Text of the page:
IT is not uncommon to hear of parking problems in flats, but for residents of Flat Seri Perak in Sentul, the situation they are facing is quite dire because more than a hundred designated parking bays for residents have been sacrificed to build a school.
This is especially significant as there were not that many spaces to begin with as the ratio of parking spaces for Kuala Lumpur City Hall (DBKL) flats built in the 1980s is a mere one bay to four units.
Over the years, the residents adjusted to the lack of parking spaces within their compound by leaving their vehicles by the side of the road and squeezing into any possible spot.
But since last November, City Hall enforcement officers have started towing away vehicles parked in undesignated areas, leaving residents to cry foul because there is just nowhere else to park.
Some of the vehicles that have been towed away have yet to be reclaimed as the residents say
they will have no choice but to park them again in undesignated spots.
As a result, the fees to reclaim the cars keep rising.
Flat Seri Perak Residents’ Association chairman Limat Jaafar, 43, said there were 1,250 units
in total with more than 5,000 residents.
“SK Seri Perak, which was operating from the ground floor of the flats, was relocated to a new building built on our carpark. There was no other suitable land.
“The project started in 2005, and, after some years of delay, was finally completed last year and began operations.
“We were already short of parking space but gave up many parking bays for the building of the school. So, many started parking by the roadside.
“We got away most of the time except for once in 2016, when traffic police summoned the vehicles parked along the roads.
“I managed to get the summonses waived after appealing to the police but now DBKL is even harsher. The enforcement officers are towing away vehicles without warning,” he said.
Limat said it was unfair for DBKL to take action against them when there was no alternative parking nearby.
“We do not like to park by the roadside either but we have no choice because we live here. DBKL should be lenient with the residents and only tow vehicles that are blocking traffic. Usually, there will be enough space for a vehicle to comfortably pass through.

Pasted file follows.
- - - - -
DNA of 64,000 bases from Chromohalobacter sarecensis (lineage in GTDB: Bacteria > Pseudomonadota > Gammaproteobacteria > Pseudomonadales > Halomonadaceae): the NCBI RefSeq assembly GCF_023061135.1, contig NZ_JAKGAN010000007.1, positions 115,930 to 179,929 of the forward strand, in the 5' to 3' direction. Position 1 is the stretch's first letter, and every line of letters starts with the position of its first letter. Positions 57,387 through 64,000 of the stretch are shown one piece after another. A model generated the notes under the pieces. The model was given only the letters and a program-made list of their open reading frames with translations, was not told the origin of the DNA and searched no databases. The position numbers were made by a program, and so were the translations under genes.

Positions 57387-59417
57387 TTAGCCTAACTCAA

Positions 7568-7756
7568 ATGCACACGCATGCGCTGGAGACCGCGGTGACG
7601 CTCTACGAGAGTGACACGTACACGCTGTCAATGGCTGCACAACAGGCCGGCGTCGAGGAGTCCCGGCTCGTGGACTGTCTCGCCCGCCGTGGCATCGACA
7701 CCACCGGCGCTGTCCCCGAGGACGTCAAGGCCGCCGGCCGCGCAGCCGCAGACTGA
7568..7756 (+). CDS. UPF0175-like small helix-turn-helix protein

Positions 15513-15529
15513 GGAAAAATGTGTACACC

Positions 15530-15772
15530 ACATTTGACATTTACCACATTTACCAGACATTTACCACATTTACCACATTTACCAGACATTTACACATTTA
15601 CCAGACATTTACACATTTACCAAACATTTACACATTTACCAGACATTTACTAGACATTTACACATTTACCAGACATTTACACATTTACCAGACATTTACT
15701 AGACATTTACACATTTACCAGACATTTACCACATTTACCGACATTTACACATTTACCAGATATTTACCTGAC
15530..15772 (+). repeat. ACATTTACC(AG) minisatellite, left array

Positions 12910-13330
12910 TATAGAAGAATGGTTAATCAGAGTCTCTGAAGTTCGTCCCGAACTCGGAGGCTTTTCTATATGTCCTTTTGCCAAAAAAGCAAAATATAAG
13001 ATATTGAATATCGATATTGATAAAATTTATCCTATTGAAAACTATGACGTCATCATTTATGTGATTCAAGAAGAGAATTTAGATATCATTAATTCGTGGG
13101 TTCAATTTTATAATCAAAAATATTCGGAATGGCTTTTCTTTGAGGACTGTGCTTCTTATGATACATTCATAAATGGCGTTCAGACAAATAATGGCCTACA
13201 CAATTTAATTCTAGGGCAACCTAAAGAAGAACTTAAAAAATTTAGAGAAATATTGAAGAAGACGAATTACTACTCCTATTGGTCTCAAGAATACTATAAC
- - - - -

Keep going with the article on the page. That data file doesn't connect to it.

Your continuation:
“And many who live here are in the B40 group, so we cannot afford to pay summonses and towing charges often,” said Limat.
Resident Setyana Yahaya, 43, said DBKL did not give any warning before taking action.
“We have been parking by the roadside for a very long time. So, we are caught by surprise.
“Some thought their cars were stolen because there have been such cases before.
“My car was towed away too and I did not claim it for two weeks because I felt DBKL was being unfair. The bill was RM1,200, not including the compound, but I appealed and settled for a reduced amount.
“The officer at the DBKL depot asked for RM100 for towing charges and RM15 for parking compound to release the vehicles on the same day.
“The officer also said that the charges double the next day and progressively increases each day.
“I know a few who did not claim their cars immediately because they did not have the money to do so,” she said.
Another resident, Mohd Helmie Md Araf, 38, said DBKL did survey the area surrounding the flat to build a multi-storey carpark but there has been no update on the findings.
“Perhaps DBKL can expedite the plan for a carpark complex.
“In the meantime, DBKL can tow away abandoned vehicles in the flat compound. At least 20 to 30 spaces are hogged by these eyesore vehicles.
“But there is also vacant government land nearby that could be turned into a multi-storey carpark. At least it could be opened up for the public to park in the meantime until the multi-storey carpark is built.
“It will not only benefit the residents but also the mosque-goers and visitors to UTC Sentul.
“Also, DBKL should change the yellow lines on the roadside to white lines because this is a residential area and be lenient with roadside parking,” he said.
DBKL executive director (project management) Datuk Mohd Najib Mohd said there was no suitable area in Flat Seri Perak to build a multi-storey carpark.
“The residents should understand that they live in an area with insufficient parking. They should have thought about it before buying their vehicles.
“Besides, the flats are located in an area that is very well connected by public transport, such as bus and LRT. The residents should have opted to use public transport instead of relying on private cars,” he said.
Najib said the flats were built for the urban poor but generation after generation continue to live there despite the increase in their household incomes.
“Some households have more than one car. For that reason, parking is a common problem in flats in the city.
“The People’s Housing Project design is made to have only one parking bay per unit and an extra 10% for visitors,” he said.
Najib said he would need to check on the vacant land near the flats to see if it is feasible to turn it into a carpark.